Metro-Goldwyn-Mayer/Rudolph Ising Productions

Won  Best Cartoon Short Subject

The three little kittens who lost their mittens are sent to bed without supper for their carelessness.  They rig up a basket and balloons which carry them to the Milky Way where they drink their fill.  Gentle humor aimed at the younger set.

milky way

Puss Gets the Boot
Directed by Joseph Berra, William Hanna, and Rudolph Ising
Metro-Goldwyn-Mayer/Rudolph Ising Productions

Nominated for Best Cartoon Short Subject

This was the first “Tom and Jerry” cartoon made back when they were known as “Jasper and Jinx”.  The housemaid (?) threatens to throw Jasper the cat out of the house if he breaks just one more thing.  Jinx the mouse uses this to his advantage during Jasper’s daily attempt on his life.  Funny.

puss-gets-the-boots

A Wild Hare
Directed by Tex Avery
Written by Rich Hogan
Leon Schlesinger Studios

Nominated for Best Cartoon Short Subject

This was the first cartoon with Bugs Bunny in his final redesign and the first real teaming of Elmer Fudd and Bugs Bunny.  It also introduced both Bugs’ and Elmer’s catchphrases – “What’s Up, Doc?” and “Be vewy quiet…I’m hunting wabbits” respectively.  And so began Elmer’s ritual humiliation at the hands of the wascally wiseguy wabbit.  If I had been a voter,  this is the cartoon I would have gone for the year 1940.

wild hare

 

Rhythm on the River (1940)

Rhythm on the RiverRhythm_on_the_River poster
Directed by Victor Schertzinger
Written by Billy Wilder, Jacques Therý and Dwight Taylor
USA/1940
Paramount Pictures
First viewing/Bing Crosby Collection DVD

 

Bob Sommers: Oh, I don’t know. She’s gone into some kind of wing-ding…

Uncle Caleb: Wing-ding? Gosh, I thought it was a cyclone. [reference to actor Charlie Grapewin’s role in “The Wizard of Oz”]

What a cast!  I’m glad I discovered this unsung musical.

Broadway composer Oliver Courtney (Basil Rathbone) has run out of inspiration and has taken to employing ghost writers for his songs.  He’s been working with laid-back composer Bob Sommers (Bing Crosby) for some time.  But Bob is not interested in a permanent job; he would rather save his pennies to buy a catamaran and bum his way around the world.  When Courtney’s usual lyricist dies, he hires Cherry Lane (Mary Martin) to write the words.  Bob and Cherry are at first unaware of each other, assuming that Courtney is supplying the other half of their song.  They accidentally meet at the inn Bob’s uncle (Charlie Grapewin) owns and misunderstandings and romance follow.  With Oscar Levant as Courtney’s long-suffering assistant.

RhythmOnTheRiver1

 

I was thrilled to see Mary Martin in an early role.  For me she will always be the definitive Peter Pan.  It was also fun to see Rathbone playing comedy and Oscar Levant minus some of his usual shtick.  Something entertaining and different for musical lovers.

James V. Monaco and Johnny Burke were nominated for an Oscar for their Original Song “Only Forever”.

Clip – Mary Martin singing “Ain’t It a Shame About Mame”

Beyond Tomorrow (1940)

Beyond Tomorrow (AKA “Beyond Christmas”)beyond tomorrow poster
Directed by A. Edward Sutherland
Written by Adele Comandini and Mildred Cram
1940/USA
Academy Productions

First viewing/Streaming on Amazon Instant Video

Tagline: Is there a better time to fall in love?

Here’s a Christmas movie I never heard of.  It’s on the sentimental side but overall entertaining with some good performances by veteran character actors.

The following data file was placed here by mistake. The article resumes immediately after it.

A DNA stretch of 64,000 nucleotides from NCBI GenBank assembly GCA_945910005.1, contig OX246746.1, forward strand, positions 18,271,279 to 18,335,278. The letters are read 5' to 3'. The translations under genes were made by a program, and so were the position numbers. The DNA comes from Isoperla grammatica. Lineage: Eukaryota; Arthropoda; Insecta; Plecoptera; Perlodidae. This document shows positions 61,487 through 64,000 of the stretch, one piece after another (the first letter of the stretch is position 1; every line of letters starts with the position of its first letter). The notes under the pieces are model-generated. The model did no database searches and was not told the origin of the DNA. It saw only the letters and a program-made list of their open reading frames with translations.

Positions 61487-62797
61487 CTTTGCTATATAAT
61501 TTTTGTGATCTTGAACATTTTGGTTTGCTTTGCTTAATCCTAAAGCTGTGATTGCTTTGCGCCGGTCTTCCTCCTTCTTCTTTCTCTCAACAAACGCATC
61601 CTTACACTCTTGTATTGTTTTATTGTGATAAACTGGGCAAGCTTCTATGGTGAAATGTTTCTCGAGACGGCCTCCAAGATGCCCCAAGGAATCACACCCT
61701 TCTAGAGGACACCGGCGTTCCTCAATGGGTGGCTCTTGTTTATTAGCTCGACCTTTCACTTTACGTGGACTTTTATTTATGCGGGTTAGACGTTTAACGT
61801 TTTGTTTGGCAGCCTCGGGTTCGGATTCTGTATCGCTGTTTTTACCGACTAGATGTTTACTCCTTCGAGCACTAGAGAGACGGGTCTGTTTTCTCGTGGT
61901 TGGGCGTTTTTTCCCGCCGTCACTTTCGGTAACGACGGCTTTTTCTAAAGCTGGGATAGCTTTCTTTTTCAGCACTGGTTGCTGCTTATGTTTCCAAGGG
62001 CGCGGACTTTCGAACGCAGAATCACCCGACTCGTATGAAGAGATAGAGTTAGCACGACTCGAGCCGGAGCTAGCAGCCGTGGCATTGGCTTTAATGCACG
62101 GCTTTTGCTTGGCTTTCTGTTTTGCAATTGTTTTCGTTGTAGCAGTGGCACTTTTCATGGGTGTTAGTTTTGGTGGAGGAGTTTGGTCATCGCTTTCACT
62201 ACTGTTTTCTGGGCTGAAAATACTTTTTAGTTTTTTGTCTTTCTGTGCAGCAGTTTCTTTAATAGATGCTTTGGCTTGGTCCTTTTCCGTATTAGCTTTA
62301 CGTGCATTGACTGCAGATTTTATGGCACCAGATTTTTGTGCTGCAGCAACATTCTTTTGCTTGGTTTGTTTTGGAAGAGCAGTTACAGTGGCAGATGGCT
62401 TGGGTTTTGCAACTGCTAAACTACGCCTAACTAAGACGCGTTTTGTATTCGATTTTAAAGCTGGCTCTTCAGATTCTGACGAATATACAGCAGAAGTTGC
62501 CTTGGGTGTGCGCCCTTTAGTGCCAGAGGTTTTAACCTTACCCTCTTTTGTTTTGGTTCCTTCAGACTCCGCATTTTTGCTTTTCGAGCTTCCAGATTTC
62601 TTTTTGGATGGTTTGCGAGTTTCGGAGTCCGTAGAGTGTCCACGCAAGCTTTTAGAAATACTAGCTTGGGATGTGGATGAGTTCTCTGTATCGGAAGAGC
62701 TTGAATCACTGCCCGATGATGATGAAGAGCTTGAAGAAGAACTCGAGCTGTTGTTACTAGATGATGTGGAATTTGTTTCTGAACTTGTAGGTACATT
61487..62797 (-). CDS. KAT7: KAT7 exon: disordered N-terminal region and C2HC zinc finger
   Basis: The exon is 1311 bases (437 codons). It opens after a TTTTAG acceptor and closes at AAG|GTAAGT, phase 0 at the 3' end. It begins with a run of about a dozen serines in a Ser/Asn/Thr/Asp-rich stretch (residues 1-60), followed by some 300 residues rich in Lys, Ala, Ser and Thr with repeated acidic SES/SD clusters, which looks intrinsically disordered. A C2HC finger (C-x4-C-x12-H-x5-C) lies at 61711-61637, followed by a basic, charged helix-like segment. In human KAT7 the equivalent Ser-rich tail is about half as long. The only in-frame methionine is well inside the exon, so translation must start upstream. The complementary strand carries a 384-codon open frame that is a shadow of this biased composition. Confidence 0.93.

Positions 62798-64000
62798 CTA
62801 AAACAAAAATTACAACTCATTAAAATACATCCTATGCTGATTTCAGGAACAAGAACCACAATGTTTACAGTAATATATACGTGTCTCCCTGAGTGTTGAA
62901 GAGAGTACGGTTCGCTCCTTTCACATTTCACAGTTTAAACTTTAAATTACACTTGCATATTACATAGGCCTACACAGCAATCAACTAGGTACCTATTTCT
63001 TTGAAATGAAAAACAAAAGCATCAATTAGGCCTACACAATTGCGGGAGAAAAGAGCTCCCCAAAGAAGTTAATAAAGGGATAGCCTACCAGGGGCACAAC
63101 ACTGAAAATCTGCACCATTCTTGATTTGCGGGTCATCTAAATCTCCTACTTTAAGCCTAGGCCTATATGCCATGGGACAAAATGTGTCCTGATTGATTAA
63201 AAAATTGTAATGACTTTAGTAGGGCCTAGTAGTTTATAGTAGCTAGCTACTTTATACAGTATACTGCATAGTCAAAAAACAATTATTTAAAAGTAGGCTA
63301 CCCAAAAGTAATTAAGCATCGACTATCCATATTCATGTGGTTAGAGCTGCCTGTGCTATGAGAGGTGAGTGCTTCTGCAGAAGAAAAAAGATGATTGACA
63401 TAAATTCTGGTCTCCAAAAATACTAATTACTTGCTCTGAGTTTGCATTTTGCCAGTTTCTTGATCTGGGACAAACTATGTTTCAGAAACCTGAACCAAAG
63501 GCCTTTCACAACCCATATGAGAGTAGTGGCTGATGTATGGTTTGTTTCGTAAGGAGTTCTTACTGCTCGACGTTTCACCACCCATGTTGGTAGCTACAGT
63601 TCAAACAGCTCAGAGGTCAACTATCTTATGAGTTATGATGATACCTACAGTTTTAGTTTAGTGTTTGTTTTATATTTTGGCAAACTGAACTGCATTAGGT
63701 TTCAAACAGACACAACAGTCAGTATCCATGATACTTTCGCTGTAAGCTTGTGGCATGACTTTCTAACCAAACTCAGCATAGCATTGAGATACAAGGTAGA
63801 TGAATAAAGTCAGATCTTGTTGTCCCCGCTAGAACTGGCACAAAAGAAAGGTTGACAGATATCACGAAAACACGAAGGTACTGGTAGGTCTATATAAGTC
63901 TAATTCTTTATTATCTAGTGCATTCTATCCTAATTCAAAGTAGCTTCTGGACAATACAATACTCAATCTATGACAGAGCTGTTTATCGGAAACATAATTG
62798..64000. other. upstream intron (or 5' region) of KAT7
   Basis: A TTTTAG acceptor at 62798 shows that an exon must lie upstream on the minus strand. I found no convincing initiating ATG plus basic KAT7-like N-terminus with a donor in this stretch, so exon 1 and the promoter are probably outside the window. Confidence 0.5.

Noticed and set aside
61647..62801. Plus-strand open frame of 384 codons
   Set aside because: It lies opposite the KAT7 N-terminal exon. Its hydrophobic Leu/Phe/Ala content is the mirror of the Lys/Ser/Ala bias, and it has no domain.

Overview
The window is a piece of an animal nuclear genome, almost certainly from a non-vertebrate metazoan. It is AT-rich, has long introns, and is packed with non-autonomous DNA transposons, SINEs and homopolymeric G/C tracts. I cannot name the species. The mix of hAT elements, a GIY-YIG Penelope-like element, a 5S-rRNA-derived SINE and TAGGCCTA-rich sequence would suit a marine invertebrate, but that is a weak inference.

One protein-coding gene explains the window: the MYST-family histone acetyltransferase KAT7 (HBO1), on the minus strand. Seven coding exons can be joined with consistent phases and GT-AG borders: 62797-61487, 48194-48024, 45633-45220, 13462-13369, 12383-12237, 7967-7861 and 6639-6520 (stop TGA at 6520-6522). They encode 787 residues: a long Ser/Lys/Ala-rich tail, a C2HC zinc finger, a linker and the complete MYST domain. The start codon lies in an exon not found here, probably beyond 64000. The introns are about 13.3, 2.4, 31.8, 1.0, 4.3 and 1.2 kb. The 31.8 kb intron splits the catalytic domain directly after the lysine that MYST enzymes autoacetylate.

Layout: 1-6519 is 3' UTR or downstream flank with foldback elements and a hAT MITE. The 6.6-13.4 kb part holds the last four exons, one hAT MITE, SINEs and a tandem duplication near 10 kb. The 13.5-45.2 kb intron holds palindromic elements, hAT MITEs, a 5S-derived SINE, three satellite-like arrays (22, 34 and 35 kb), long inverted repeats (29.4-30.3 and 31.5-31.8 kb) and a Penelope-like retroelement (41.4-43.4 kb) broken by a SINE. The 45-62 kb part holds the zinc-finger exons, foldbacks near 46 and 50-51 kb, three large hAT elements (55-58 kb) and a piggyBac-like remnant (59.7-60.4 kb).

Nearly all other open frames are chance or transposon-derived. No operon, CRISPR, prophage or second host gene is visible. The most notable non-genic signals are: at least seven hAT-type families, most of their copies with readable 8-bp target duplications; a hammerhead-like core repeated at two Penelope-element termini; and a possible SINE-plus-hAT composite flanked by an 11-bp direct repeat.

Kindly old industrialists (Harry Carey, C. Aubrey Smith, and Charles Winniger) live with faithful housekeeper Madam Tanya (Maria Ouspenskaya).  They had been planning to have Christmas Eve dinner with some people that cancelled at the last moment.  So the three men toss wallets containing $10 and their cards out in the street and wait and see what happens.  Sure enough, James (Richard Carlson) and Jean (Jean Parker) separately come up to return the wallets they have found and stay for dinner.  Naturally, they immediately fall in love.  It turns out James has a beautiful singing voice.

The three friends are later killed in a plane crash (toward the beginning of the movie). They leave the couple a lot of money to get married on.  But the bequest leads the newspapers to get interested in James and Jean and that leads James to a singing gig on the radio.  It looks like stardom is going to James’ head so the ghosts of the friends intervene to try to save the romance.

beyond tomorrow 1

It was fun to watch the three older character actors do their stuff.  I think my favorite was Charles Winninger with his Irish brogue.  There’s a little bit too much philosophy for my taste and the ending is quite sappy, but overall it is an enjoyable film and one that people might want to seek out at Christmastime for something different than the usual movies.

Trailer

 

Lillian Russell (1940)

Lillian RussellLillian Russell poster
Directed by Irving Cummings
Written by William Anthony McGuire
1940/USA
Twentieth Century Fox Film Corporation

First viewing/Fox Marquis Musicals DVD

 

We all have a fear of the unknown. What one does with that fear will make all the difference in the world. — Lillian Russell

This is one of those biopics where the subject is perfect in every way.  A great performance or a better script might have saved it.

The story follows the life of Lillian Russell (Faye) starting with her childhood as Helen Leonard with a suffragette mother and kindly grandmother (Helen Westley)..  Before she makes the big time, reporter Alexander Moore (Henry Fonda) rescues Helen and grandma from a runaway horse.  They later make a pledge to treat the other one to dinner depending on who gets a job first.  But Alex is too shy to approach the now-Lillian when she becomes a star.  Lillian is idolized by all who know her including Diamond Jim Brady (Edward Arnold), who showers her with jewels,  and “The Famous J.L.” (Warren William). She marries humble composer Edward Solomon (Don Ameche), however.  With Una O’Connor as Lillian’s maid.

lillian russell 1

I’m not that fond of Alice Faye, unfortunately, and she is just about the whole show.  Those who enjoy her more might love this movie.  The supporting cast is certainly wonderful and there are a lot of old standards sung b y Faye.

Lillian Russell was nominated for an Academy Award for its Black-and-White Art Direction.

Alice Faye sings “Come Down Ma Evenin’ Star”